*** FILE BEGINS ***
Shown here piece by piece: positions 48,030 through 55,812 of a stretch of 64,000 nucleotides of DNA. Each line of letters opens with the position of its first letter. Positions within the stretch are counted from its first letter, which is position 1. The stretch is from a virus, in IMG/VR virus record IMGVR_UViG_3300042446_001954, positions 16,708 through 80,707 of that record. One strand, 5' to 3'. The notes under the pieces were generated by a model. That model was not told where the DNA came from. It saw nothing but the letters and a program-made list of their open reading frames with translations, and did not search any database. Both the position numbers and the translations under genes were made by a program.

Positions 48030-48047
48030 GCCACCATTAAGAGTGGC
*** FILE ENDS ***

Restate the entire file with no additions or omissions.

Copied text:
Shown here piece by piece: positions 48,030 through 55,812 of a stretch of 64,000 nucleotides of DNA. Each line of letters opens with the position of its first letter. Positions within the stretch are counted from its first letter, which is position 1. The stretch is from a virus, in IMG/VR virus record IMGVR_UViG_3300042446_001954, positions 16,708 through 80,707 of that record. One strand, 5' to 3'. The notes under the pieces were generated by a model. That model was not told where the DNA came from. It saw nothing but the letters and a program-made list of their open reading frames with translations, and did not search any database. Both the position numbers and the translations under genes were made by a program.

Positions 48030-48047
48030 GCCACCATTAAGAGTGGC